NPH Insulin, What is it? How To Use It, Side Effects, Help and AdvicePosted September 3, 2019 by Michael Chamberlain
Here’s where you can find out all the information you need to know regarding NPH Insulin. How to use it, benefits, side effects, knowing the symptoms if you feel you might have overdosed and much more.
But, for those that have not come across it before, let’s start with a quick take away answer, then we can get into more detail.
What Is NPH Insulin? Neutral Protamine Hagedorn (NPH) also known as Isophane insulin is used to improve the blood sugar control in adults and children with diabetes. It’s an intermediate-acting insulin that starts to work within 2-4 hours after injection. The insulin peaks in 4-12 hours and works for 12-18 hours.
For those that are unaware of insulin in general, insulin is a hormone that performs the function of lowering the blood sugar (glucose) levels. With that background set up, let’s get into more details about this insulin.
How To Use NPH Insulin
Firstly, read any instructions provided to you along with the medications and follow accordingly. If you don’t clearly understand the instructions for proper usage, ask your doctor or pharmacist regarding anything.
Your care provider will show you exactly where to inject the NPH insulin. NPH insulin is usually injected under the skin two times a day. But make sure you use a different place each time you inject. Never inject in the same place twice in a row.
When injecting, check if your insulin mixture looks cloudy after mixing. If the mixture looks clear or you find particles on it then don’t use it. Call your pharmacist to arrange some new medication.
If you’re using an injection pen, use only the pen that comes along with the insulin. Do not give NPH insulin with an insulin pump. Also, make sure to attach a new needle before each use. Never transfer the insulin from a pen into a syringe.
Most importantly never share a used pen or syringe with another person, even if the needle has been changed. This is because sharing as such can cause the risk of infections or diseases passing from one person to another.
Things To Watch For When Using NPH Insulin
As mentioned, NPH insulin aims at regulating blood sugar levels. So, it’s important for you to watch for symptoms that indicate a rise or fall in blood sugar levels.
Low blood sugar (hypoglycemia) can happen to anyone with diabetes easily. Symptoms of low blood sugar include sweating, hunger, headache, nausea, feeling shaky, dizziness and irritability.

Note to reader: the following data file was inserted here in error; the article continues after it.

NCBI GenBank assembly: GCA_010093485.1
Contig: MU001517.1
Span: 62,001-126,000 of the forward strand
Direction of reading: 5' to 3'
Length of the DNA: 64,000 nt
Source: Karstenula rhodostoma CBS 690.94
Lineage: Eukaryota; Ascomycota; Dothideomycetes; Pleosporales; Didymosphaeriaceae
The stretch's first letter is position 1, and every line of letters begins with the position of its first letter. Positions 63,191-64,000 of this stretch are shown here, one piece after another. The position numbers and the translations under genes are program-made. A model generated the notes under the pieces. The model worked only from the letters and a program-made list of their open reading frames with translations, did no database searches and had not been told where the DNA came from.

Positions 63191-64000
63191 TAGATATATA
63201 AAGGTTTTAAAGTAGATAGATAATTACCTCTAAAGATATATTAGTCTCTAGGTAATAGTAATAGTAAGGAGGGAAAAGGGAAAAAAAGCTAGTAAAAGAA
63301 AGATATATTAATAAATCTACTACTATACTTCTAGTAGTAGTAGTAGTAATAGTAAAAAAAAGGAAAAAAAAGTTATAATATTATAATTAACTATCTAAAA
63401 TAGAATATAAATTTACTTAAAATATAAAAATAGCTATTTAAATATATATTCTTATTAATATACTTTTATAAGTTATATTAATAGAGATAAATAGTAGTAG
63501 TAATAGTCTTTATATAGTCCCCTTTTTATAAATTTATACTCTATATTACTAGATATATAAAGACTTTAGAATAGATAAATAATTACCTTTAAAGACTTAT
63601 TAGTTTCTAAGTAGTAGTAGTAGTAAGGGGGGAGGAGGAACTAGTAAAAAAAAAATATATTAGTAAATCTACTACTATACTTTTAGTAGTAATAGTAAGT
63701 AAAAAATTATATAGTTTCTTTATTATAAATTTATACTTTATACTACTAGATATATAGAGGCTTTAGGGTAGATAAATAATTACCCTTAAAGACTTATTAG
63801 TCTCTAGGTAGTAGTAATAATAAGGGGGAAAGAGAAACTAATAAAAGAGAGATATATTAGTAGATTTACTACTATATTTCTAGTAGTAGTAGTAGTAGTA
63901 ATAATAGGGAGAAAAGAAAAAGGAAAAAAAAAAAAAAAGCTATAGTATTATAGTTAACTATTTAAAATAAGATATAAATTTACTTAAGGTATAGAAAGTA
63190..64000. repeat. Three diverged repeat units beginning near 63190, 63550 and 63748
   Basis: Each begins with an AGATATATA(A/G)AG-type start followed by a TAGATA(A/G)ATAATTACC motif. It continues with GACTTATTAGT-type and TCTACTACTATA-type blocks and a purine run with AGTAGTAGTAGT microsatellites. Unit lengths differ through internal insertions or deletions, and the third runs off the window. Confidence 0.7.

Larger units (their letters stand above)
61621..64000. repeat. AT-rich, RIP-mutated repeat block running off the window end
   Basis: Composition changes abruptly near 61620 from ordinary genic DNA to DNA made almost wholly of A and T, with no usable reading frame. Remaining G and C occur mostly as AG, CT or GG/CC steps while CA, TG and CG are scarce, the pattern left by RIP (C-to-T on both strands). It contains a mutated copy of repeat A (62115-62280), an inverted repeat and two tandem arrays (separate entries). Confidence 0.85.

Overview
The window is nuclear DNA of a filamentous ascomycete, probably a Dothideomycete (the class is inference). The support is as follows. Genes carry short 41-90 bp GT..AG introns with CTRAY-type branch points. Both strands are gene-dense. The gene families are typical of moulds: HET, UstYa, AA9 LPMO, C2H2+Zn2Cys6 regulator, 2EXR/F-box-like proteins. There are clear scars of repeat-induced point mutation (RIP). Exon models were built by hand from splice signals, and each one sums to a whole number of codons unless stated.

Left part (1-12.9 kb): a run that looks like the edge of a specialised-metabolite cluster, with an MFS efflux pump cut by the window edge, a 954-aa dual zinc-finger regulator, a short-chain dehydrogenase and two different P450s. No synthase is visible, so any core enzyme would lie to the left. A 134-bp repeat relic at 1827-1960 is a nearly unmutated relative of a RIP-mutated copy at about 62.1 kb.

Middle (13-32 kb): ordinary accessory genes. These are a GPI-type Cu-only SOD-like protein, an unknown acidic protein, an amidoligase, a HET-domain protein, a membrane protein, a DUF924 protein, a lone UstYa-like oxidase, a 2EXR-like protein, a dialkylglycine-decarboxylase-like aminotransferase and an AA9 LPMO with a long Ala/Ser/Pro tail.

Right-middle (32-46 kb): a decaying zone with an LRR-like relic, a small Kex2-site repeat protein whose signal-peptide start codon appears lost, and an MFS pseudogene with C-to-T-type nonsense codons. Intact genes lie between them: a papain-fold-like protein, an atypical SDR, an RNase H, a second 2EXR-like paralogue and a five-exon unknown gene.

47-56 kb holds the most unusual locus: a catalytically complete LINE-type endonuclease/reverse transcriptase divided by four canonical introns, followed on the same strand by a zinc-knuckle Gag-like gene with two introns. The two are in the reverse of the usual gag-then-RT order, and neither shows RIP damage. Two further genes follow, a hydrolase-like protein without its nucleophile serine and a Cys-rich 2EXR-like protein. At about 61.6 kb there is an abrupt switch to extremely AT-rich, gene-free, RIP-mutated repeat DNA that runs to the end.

As NPH insulin acts after two to four hours, you may need to take some fast-acting source of sugar with you such as fruit juice, hard candy, crackers, raisins, or non-diet soda. However, make sure your family or friends who are around you know how to inject NPH insulin, in case of emergencies.
You should also watch for signs of high blood sugar (hyperglycemia). Common symptoms of high blood sugar include headache, tiredness, blurred vision, increased thirst or urination.
It’s also important to remember that blood sugar can be affected by exercise, alcohol use, surgery, illness and skipping meals. So, it’s important to watch for these things while taking NPH insulin. You should also ask your doctor regarding any NPH insulin dosage schedule that you plan on changing.
Always keep in mind that NPH insulin is only part of a complete treatment program. Meaning the insulin alone cannot help control blood sugar levels, you may have to watch for the things mentioned above, including your diet, weight and exercise patterns according to your doctor’s instructions. These efforts added with the NPH insulin only can give you an effective blood sugar control, whereas just the usage of the insulin may show only temporary results.
Regarding the effective use of this insulin, let’s take a look at some precautions when using this insulin.
Precautions To Be Taken While Using NPH Insulin
Before using this medication or when the doctor prescribes you this medication, make sure you inform your doctor regarding all your allergies. Especially regarding allergies to any other types of insulin.
Also, make sure to tell your doctor if you also take pioglitazone or rosiglitazone (sometimes contained in combinations with glimepiride or metformin). This is because NPH insulin may contain inactive ingredients that can cause allergic reactions or other related problems.
At the same time tell your doctor or pharmacist your medical history, especially of cases such as thyroid problems, liver disease, adrenal/pituitary gland problems, and kidney disease and low levels of potassium in your blood (hypokalemia). Before undergoing surgery, tell your doctor all about the NPH insulin you have been using along with other prescription drugs, nonprescription drugs, and herbal products you use.
Never give NPH insulin to children without advice from a physician, and don’t use this medication if you tend to experience episodes of low blood sugar (hypoglycemia). Older adults and children are more sensitive to the side effects of this drug, especially low blood sugar. Also, in case you are traveling across time zones, consult your doctor regarding how to adjust the insulin schedule. You might as well take extra insulin and related supplies with you as a precaution in case of emergencies.
If you’re pregnant while using NPH insulin, tell your doctor regarding it. This is because pregnancy may cause or worsen diabetes conditions with the use of insulin. So, make sure you discuss a plan with your doctor on how to control blood sugar while pregnant and if it is safe to use the insulin according to your health conditions. The doctor may even change your diabetes treatment during the time of pregnancy that best suits you. Sometimes the doctor may recommend some different insulin dosage during each trimester of pregnancy.
The same applies to nursing mothers. Consult your doctor about using insulin while breastfeeding. Your insulin dosage may need to change while breastfeeding too. NPH insulin passes into breast milk, but it’s unlikely to cause any health risk to the nursing infant. However, it is highly recommended to consult a doctor regarding this.
After precautions, another thing anybody using NPH insulin has to be cautious about is its correct storage.
Storage Instructions for NPH Insulin
Make sure you keep the insulin in its original container (The package that the insulin comes in). Keep the original package away from heat and light. Check the product package for storage details and follow accordingly. Different brands have different storage instructions, so make sure you check the details or ask the pharmacist regarding storage details